The samples taken in the field are subject to laboratory investigations for:
- The Identification and quantification of nucleic acids of SARS-CoV-2, noroviruses, hepatitis A and E viruses, human adenoviruses and sapoviruses (herein referred to as ‘the target viruses’)
- Sequencing of variants
- The elution of intact and infectious viral particles.
- The enrichment of potentially harmful viruses for further analysis.
The aims and approaches are summarised below:
Optimization of viral recovery from environmental samples
We continue to evaluate and optimise standard methods for the recovery of target viruses from wastewater effluent and shellfish as well as water and sediment from the fresh, estuarine and marine environment.
Although previous studies have focused on the extraction of specific members of our target viruses from a subset of the environmental matrices described here, there are combinations of viral target vs. environmental matrix that have not previously been addressed.
We will compare the efficiency of traditional extraction processes and compare outcomes with novel approaches. For sensitive quantification, quantitative polymerase chain reaction (qPCR) and reverse transcription qPCR (RT-qPCR) are used alongside RT-LAMP, digital droplet-PCR (dPCR), targeting a representative sequence of the genomes of target viruses.
Sample preparation for metagenomics analysis
Metagenomics is defined as “the direct genetic analysis of genomes contained within an environmental sample”. Viral genomes consist of either double stranded (ds) or single stranded (ss) RNA or DNA molecules and genomic libraries for both can be produced from each environmental sample. To produce a paired end library for sequencing:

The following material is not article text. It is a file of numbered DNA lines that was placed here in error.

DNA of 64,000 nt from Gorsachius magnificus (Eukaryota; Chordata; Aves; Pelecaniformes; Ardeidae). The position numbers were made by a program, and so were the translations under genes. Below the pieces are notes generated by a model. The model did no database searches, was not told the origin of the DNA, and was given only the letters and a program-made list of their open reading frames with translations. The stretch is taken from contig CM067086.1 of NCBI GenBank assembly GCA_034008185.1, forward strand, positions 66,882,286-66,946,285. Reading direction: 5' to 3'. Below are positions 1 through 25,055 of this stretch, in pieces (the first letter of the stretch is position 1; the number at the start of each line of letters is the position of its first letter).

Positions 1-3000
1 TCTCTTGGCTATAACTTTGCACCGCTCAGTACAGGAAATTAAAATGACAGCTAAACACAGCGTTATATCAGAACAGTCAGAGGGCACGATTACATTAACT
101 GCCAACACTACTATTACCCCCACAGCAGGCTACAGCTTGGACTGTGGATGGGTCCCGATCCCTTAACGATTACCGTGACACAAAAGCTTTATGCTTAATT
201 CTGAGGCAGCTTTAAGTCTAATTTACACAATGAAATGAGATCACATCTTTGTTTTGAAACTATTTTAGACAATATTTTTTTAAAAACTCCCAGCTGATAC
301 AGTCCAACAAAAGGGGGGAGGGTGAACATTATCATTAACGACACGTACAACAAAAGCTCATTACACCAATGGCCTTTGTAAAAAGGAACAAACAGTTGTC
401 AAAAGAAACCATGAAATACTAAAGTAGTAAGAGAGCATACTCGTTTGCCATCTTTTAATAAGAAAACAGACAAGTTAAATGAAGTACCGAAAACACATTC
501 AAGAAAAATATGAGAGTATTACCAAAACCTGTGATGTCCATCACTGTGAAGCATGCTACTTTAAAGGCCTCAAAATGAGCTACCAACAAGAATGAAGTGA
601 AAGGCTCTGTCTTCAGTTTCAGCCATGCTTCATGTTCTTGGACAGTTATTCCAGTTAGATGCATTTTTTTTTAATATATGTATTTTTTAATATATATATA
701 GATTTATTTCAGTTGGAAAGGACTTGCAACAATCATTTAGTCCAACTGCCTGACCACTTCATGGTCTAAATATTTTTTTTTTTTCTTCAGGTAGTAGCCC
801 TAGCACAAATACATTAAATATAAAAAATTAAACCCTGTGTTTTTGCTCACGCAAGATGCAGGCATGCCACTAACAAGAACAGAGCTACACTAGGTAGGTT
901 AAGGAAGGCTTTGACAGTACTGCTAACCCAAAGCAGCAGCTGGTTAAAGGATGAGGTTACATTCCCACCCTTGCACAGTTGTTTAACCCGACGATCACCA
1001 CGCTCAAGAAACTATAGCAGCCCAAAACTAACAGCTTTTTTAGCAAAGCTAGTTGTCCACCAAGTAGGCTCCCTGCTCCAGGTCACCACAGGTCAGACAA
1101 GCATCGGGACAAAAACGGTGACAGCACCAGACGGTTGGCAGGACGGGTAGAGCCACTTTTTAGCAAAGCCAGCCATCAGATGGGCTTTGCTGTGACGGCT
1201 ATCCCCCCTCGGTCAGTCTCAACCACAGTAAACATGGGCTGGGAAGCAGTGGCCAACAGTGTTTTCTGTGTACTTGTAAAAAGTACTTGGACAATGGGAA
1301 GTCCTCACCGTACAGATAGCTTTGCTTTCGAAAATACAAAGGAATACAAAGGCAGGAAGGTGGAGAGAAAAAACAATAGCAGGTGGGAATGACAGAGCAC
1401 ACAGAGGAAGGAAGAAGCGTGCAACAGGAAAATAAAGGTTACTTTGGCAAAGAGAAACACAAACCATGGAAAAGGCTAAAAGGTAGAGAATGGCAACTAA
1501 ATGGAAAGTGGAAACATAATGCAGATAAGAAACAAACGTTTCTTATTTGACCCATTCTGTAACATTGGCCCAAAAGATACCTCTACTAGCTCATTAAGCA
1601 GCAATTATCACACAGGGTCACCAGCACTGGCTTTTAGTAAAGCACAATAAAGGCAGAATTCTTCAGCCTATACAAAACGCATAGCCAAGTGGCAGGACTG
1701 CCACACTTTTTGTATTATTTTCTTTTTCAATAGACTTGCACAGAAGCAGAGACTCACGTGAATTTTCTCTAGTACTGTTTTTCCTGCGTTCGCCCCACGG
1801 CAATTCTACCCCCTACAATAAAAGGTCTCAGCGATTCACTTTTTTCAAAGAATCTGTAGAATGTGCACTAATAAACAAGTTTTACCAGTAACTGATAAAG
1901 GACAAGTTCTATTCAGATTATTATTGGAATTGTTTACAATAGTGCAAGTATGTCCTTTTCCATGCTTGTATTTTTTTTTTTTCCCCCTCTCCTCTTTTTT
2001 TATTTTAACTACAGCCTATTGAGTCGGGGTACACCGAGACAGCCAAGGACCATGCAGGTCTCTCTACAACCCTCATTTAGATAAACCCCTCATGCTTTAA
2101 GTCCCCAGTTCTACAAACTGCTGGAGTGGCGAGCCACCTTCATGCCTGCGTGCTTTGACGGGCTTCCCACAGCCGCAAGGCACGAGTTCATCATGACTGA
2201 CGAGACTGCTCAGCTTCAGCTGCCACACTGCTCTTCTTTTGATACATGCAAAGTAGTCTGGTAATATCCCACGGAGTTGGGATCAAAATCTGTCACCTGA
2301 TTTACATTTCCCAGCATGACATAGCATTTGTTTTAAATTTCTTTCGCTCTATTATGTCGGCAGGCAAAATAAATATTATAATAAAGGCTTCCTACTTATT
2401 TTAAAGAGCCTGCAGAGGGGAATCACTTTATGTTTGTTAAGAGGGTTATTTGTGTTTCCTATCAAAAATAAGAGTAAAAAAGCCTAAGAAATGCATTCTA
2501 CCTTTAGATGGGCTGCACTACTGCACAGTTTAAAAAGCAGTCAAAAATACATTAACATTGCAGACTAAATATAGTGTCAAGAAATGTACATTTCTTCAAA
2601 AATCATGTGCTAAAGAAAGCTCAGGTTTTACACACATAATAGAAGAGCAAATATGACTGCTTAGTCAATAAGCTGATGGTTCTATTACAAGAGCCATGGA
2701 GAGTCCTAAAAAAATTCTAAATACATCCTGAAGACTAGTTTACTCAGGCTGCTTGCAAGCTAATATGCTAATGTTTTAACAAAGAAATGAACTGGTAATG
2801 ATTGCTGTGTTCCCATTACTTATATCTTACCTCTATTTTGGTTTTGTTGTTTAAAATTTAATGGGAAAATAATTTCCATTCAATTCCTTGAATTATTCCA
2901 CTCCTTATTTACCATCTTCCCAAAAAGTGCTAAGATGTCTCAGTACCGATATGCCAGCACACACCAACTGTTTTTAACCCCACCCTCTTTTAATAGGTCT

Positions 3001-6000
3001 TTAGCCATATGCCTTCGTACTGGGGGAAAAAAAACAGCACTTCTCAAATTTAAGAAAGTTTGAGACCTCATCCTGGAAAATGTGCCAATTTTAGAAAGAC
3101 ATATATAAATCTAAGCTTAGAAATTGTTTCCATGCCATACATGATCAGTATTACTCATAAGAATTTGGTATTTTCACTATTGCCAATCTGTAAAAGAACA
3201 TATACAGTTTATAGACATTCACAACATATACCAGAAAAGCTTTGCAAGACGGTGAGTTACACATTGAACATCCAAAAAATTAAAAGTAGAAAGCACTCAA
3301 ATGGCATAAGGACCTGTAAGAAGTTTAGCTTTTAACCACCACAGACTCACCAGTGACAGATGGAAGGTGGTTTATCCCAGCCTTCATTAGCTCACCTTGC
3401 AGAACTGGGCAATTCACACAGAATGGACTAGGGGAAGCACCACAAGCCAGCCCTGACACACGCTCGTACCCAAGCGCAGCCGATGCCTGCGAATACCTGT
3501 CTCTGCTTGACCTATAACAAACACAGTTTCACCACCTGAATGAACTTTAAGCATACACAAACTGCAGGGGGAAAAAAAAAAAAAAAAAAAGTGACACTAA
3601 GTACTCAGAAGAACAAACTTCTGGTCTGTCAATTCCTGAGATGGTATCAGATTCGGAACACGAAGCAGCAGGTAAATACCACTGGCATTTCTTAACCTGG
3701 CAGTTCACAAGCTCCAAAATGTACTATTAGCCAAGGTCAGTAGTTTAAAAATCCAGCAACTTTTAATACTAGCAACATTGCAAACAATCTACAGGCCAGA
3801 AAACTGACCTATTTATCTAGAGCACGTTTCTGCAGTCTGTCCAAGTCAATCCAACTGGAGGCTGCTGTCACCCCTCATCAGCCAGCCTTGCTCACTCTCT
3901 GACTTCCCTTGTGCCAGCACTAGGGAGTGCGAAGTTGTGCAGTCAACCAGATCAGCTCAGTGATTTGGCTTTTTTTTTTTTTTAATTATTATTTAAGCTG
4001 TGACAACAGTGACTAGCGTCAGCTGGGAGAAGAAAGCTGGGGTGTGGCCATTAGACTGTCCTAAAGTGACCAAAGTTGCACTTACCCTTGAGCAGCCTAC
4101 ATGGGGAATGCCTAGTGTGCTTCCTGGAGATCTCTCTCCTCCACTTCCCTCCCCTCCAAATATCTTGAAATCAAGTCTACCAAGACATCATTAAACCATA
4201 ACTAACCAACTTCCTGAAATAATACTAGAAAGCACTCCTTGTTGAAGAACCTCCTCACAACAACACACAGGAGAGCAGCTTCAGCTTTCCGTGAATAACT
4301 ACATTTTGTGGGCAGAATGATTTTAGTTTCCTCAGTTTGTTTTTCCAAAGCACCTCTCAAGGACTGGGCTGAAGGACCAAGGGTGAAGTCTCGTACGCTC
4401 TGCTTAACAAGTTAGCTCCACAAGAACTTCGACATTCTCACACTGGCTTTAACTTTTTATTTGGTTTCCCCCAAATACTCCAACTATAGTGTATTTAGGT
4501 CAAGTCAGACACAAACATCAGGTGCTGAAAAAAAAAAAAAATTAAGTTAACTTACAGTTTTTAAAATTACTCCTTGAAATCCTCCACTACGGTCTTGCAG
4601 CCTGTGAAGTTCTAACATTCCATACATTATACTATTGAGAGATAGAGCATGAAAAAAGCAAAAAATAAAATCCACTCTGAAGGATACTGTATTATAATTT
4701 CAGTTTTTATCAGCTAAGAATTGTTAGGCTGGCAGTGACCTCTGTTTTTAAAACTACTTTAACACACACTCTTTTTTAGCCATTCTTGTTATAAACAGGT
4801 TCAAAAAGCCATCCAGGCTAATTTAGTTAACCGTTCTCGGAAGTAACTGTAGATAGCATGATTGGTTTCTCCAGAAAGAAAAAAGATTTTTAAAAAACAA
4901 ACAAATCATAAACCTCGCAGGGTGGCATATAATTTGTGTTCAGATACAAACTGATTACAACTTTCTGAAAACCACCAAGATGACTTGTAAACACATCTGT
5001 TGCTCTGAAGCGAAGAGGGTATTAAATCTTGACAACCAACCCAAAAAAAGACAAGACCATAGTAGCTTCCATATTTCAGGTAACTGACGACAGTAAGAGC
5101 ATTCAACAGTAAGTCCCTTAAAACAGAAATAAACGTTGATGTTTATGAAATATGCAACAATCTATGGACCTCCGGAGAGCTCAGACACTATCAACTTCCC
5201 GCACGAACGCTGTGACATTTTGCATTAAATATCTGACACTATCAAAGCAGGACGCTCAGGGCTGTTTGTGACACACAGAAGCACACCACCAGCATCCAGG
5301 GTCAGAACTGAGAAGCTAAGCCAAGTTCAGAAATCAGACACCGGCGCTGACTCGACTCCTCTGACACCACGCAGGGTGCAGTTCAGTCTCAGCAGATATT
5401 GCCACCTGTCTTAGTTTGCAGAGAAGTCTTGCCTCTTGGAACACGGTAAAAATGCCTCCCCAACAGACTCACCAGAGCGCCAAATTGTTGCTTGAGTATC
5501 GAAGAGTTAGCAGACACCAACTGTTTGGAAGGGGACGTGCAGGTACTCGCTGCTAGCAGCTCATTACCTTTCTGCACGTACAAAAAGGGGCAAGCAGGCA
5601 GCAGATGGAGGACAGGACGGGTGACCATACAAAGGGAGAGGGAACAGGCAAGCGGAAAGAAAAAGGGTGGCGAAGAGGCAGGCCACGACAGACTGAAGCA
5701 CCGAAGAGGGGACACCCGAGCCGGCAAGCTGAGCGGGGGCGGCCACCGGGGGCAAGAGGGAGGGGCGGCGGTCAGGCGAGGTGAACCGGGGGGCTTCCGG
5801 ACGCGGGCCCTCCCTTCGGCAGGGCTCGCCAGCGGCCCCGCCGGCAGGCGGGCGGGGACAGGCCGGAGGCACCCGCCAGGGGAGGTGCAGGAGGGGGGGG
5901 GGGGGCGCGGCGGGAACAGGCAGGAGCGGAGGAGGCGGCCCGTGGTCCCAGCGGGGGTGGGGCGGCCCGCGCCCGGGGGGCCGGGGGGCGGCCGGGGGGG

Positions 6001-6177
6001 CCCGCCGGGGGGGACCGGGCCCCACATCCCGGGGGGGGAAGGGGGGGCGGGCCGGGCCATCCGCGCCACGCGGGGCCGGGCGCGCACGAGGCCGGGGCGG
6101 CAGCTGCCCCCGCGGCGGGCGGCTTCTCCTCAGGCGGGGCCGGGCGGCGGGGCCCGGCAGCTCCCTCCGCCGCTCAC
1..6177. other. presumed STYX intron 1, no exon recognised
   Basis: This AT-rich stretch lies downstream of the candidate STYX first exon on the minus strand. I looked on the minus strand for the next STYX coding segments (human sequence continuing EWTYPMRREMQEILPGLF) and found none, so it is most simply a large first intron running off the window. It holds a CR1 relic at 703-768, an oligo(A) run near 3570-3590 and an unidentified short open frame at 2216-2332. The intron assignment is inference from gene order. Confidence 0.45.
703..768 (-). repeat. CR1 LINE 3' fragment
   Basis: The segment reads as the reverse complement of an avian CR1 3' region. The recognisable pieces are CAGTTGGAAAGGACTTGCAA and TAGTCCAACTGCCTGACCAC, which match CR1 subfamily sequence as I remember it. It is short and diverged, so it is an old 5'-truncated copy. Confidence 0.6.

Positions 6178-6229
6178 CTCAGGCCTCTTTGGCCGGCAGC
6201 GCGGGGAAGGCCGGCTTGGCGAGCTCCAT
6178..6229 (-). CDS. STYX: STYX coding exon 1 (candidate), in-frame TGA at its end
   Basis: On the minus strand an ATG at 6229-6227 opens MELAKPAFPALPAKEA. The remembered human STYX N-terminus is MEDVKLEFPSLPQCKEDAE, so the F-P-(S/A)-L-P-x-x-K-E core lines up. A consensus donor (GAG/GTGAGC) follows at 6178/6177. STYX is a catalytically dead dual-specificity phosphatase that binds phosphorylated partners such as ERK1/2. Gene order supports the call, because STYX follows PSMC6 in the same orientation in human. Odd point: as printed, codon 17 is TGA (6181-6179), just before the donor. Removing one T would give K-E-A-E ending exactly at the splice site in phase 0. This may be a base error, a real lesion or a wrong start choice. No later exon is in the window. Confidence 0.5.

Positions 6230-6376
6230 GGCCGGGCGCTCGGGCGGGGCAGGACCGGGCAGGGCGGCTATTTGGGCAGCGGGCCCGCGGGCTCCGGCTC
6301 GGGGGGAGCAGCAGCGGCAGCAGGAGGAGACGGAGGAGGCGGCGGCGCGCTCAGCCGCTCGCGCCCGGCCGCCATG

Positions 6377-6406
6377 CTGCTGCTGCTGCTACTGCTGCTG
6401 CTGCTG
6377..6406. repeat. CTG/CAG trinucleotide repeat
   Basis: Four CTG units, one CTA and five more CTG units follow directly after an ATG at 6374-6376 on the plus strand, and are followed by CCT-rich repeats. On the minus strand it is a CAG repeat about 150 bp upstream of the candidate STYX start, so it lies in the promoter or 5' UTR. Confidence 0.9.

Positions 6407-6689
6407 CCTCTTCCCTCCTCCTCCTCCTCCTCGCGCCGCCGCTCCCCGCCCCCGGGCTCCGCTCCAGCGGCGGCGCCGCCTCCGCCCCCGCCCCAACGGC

- The complement for each harvested DNA strand is synthesised to produce dsDNA from ssDNA viruses, whilst doubling the numbers of dsDNA molecules.
- Viral RNA is then converted to DNA by reverse transcription and then made into ds complimentary DNA (cDNA).
The DNA and an RNA library produced from each environmental sample and barcoded samples sequenced in pools, enables the generation of sequence datasets in numbers and depths of coverage that have only recently become possible.
Exploring viral infectivity in environmental samples
Current viral diagnostic methods rely on genome detection by PCR as most enteric viruses cannot be routinely cultured. A key question is whether the viral genomes detected by PCR originate from viable viruses capable of human infection. Virus inactivation by environmental stressors act via the disruption of the viral genome and/or capsid protein.
In the absence of culture, the available options are to attempt to determine the integrity of virus genome, and/or capsid, as a marker for infectivity, to supplement PCR. An alternative is to use a surrogate cultivatable virus, as an index for infectivity. Our approach is to establish possible methods for determining virus integrity (both genome and capsid approaches) and to evaluate these using laboratory infectivity models. For example, RNA bacteriophage, a candidate surrogate, can be used in parallel and performance compared with the infectivity models. Similar approaches using Phi 6 can be done for SARS-CoV-2.